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bread and the cup of blessing were blessed: and which, the Spirit moving them often to compose on that occation, might perhaps afterwards be the reason of calling the bread and cup of blessing, the eucharist.

3. Another instance is prayer ; which is called , Praying with the Spirit, and with - understanding;" and praying always with all prayer and supplication in the Spirit h; for the Spirit then helped their infirmities; for tho' they knew not what they should pray for as they ought, yet the Spirit itself sometimes makes intercession for them with groanings which cannot be uttered i: and praying in the Holy Ghost k It was this gift of the Spirit, among other gifts of prophecy imparied to women in the church of Corinth, which gave rise to that question, whether a woman might not pray or prophecy in the church, with her head uncovered, as well as a man? The gifts of prayer and prophecy being common to the women as well as the men, the women thought these gifts gave them not only an equal right to pray or prophecy in the public assemblies as well as the men, but without their veil also. Though in this last they were mistaken; for the apostle orders, that they shall pray or prophecy with their veils on; or, because the gifts of & Cor. xiv. 14, 15.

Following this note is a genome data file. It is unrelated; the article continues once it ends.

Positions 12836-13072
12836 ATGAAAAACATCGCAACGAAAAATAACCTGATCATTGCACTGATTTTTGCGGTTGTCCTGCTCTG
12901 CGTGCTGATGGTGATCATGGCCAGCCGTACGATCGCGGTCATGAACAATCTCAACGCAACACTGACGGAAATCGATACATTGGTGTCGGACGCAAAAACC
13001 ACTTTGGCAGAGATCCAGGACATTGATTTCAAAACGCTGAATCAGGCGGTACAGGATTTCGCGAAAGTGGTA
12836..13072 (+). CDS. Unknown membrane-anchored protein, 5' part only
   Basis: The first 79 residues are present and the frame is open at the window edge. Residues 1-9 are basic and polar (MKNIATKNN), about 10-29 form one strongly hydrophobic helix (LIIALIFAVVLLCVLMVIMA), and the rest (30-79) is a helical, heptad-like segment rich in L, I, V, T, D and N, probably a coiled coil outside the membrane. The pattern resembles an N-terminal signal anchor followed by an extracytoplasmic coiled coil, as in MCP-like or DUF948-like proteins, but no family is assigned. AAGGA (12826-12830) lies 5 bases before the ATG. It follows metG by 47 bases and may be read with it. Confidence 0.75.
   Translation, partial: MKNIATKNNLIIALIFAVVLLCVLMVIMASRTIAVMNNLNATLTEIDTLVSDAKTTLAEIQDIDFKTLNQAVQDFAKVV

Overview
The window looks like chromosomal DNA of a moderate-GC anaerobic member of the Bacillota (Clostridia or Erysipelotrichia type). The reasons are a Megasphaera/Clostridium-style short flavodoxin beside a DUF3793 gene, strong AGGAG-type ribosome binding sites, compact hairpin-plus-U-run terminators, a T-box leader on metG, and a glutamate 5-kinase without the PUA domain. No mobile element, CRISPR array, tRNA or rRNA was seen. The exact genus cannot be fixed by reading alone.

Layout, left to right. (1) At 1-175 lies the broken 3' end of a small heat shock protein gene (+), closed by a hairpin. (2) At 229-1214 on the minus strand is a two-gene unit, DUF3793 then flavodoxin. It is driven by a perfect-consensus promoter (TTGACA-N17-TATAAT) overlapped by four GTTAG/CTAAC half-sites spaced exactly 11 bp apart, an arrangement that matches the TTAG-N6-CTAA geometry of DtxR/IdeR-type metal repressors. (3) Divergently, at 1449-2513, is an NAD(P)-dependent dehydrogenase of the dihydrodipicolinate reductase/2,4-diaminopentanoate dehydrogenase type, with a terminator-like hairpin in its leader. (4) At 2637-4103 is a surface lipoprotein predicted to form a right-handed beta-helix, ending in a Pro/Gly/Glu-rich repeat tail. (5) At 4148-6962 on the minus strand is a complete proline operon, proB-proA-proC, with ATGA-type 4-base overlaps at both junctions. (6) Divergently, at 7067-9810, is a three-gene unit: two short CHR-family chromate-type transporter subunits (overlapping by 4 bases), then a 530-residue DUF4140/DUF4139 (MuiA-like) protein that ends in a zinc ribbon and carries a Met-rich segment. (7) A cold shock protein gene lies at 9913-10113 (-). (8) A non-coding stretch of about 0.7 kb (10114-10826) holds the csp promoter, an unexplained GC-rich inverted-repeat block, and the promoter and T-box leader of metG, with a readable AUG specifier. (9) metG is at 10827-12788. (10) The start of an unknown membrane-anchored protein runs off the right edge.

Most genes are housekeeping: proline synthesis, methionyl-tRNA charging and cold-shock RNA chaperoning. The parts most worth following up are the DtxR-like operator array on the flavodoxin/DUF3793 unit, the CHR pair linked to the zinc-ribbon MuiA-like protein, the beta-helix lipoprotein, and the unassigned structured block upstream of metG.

* Eph. vi. 18. i Rom. viii. 26.

• Jude 19, 20.

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the Spirit did not take away the subjection of the women, of which the vail was the token! In such a prayer, no doubt, the matter, the order, and the expressions of the pray. er were dictated by the Spirit, such was the apostle's prayer, Acts iv. 24–31. such likewise perhaps was Solomon's prayer at the dedication of the temple m, the Levite's prayer ”, and Daniel's o; not to mention others. The only difficulty here is, whether it can be brought under the head of prophecying. I think it may, for the reasons I have given, when I first entered upon that sort of prophecying, which relates to speaking in christian assemblies, see p. 132. And though praying is distinguished from prophecying, i Cor. xi. 4, 5. as prophecying 16 there speaking direct. ly to men, and praying is there addressing God; yet in the xivth chapter prophecying seems to me to include prayer; since every thing in that chapter seems to be included under prophecying, that, as I said before, is spoken in an afsembly of christians under the immediate influence of the Spirit; and is to the edification, exhortation, or comfort of the assembly, as the apostle fpeaks, ver. 2. and as prayer in a known tongue was. Accordingly prayer seems to me to be mentioned in this

1 Cor. xi. 3-17. fee Locke in loc. #Kings viii. 124-622 Nehem. ix. 6—38. Dan. ix. 4- 20. 7

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chapter, as one instance of prophecying, as singing is mentioned as another, ver. 14–18. and as a doctrine, a revelation, and an interpretation, are mentioned as others, ver. 26. and is opposed to praying, singing, teaching, exhorting, or uttering a revelation in an unknown tongue ; in which a man might speak to God, or his own spirit or understanding; but was a barbarian to the congregation, to whom he talked mysteries, or things not known or understood.